PRESIDIO OF MONTEREY, Calif. - Defense Language Institute Foreign Language Center (DLIFLC) Commandant Col. Danial Pick was plainly delighted when greeting an afternoon visitor to the DLIFLC Headquarters Building on Oct. 27.

"I'm honored by your presence here today," Pick said. "I'm truly honored to meet you."

The visitor was U.S. Army Col. (Ret.) Thomas Sakamoto, who in the summer of 1941 had volunteered to become a member of the first class to be formed at the Fourth Army Language School (soon to be renamed the Military Intelligence Service Language school, or "MISLS") that was being organized in secrecy at the Presidio of San Francisco. It was a time of heightened diplomatic and economic tensions between the United States and Japan and the school's mission was to turn out linguists with Japanese language skills that would be useful in military operations if war broke out.

It was the first U.S. Army school to conduct foreign language training for military intelligence purposes and Army historians regard it as the predecessor of DLIFLC.

Sakamoto, now 92, is quick-witted with an easygoing sense of humor. He had made the trip to Monterey by car from the San Jose area where he resides. Longtime friends Fred Kitajima and Brian Shiroyama traveled with him and at the Presidio they were joined by Rosalyn Tonai, Executive Director of the San Francisco-based National Japanese American Historical Society.

The visit was a social call, but also an opportunity for the informal delegation to invite Pick to a Nov. 14 groundbreaking for a Japanese American Museum to be housed in the Presidio of San Francisco's Building 640, a former aircraft hangar facing Crissy Field, that was the original MISLS building.

A native of San Jose who was drafted into the Army in February 1941, Sakamoto remembers arriving at the 10,000-square-foot structure soon after it had been hastily fitted out with partitions to create classrooms and living quarters for some 60 volunteers, all but a few of them Japanese Americans. A few months earlier while serving as a buck private he had accepted an offer to join the school from an Army officer who was interviewing Nisei (second generation Japanese Americans born in the United States) soldiers stationed on the West Coast.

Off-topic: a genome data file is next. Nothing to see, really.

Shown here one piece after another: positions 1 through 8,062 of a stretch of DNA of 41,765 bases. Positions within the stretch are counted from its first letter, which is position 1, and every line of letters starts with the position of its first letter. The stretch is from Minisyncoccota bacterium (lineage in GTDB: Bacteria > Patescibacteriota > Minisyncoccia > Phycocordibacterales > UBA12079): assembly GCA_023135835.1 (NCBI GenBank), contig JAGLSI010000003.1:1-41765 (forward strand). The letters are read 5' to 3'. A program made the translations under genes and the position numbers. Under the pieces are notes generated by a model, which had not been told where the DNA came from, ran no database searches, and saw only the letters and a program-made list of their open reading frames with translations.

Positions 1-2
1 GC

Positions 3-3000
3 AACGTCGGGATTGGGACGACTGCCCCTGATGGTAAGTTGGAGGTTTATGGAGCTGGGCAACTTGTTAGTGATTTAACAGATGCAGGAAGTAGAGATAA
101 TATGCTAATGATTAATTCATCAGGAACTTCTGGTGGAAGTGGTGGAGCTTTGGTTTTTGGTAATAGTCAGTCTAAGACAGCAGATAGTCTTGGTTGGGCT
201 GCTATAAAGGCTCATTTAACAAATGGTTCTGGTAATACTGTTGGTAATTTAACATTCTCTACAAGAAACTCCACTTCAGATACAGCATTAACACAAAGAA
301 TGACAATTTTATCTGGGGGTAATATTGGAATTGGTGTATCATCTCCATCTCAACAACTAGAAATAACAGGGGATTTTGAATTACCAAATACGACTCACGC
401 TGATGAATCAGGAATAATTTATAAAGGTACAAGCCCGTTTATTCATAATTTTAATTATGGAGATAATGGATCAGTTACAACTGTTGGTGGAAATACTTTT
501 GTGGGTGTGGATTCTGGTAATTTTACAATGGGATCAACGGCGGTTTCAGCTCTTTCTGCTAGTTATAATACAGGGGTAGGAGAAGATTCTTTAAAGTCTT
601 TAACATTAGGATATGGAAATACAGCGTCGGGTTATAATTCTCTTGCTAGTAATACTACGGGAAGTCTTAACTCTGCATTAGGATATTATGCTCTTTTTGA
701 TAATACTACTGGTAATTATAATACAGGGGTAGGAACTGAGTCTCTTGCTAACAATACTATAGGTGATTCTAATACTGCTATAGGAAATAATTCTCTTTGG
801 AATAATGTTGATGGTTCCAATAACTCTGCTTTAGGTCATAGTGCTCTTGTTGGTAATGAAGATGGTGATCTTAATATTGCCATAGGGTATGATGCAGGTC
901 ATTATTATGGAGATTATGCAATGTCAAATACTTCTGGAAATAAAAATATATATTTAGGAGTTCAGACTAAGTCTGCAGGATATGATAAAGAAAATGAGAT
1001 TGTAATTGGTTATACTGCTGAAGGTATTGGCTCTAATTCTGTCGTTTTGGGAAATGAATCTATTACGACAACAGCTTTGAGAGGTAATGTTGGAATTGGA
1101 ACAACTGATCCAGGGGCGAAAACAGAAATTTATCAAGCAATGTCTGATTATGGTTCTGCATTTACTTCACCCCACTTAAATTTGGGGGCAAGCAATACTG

The interviewer was Capt. Kai Rasmussen, who would become the first MISLS commandant. The Headquarters Building at the Presidio of Monterey is officially named Rasmussen Hall in his honor, and by coincidence Sakamoto's meeting with Pick was arranged in the building's lobby within sight of a memorial plaque that bears Rasmussen's likeness.

Sakamoto not only completed the first MISLS course, he stayed on as an instructor after the school was relocated at Camp Savage, Minn. By then the United States and Japan were at war and Sakamoto volunteered for combat in the Pacific. At the end of the conflict Sakamoto was aboard the USS Missouri when Gen. Douglas MacArthur accepted Japan's surrender. Sakamoto was also among the first Americans in Japan at the outset of the U.S. occupation and was one of the first Americans to view the atom bomb destruction in Hiroshima.

In a 28-year career in military intelligence he completed DLIFLC's Russian Basic Course and Thai Basic Course. He was an instructor of Japanese in 1949-50 when the institute was known as the Army Language School.

The Japanese American Museum at Crissy Field has been discussed nationwide for several years and Sakamoto has been active in its planning and in fund-raising efforts.

Although much work remains before the museum is a reality, progress has been made and the Nov. 14 event promises to be an historic step.

"We visualize many people coming to the museum as tourists," Sakamoto told Pick. "Many thousands of tourists come to San Francisco every year. Access to the Presidio is going to be easier when some work on Doyle Drive is finished."

Planners envision a museum that will include a theater as well as exhibits related to the Japanese American experience.

Sakamoto expressed hope that the museum will honor the memory of Japanese Americans who fought for the United States in World War II, as well as those who suffered hardships in wartime internment camps.

But he said museum visitors will get more than military history.

"We don't want to remind them of war," Sakamoto said. "We want the museum to be a learning center."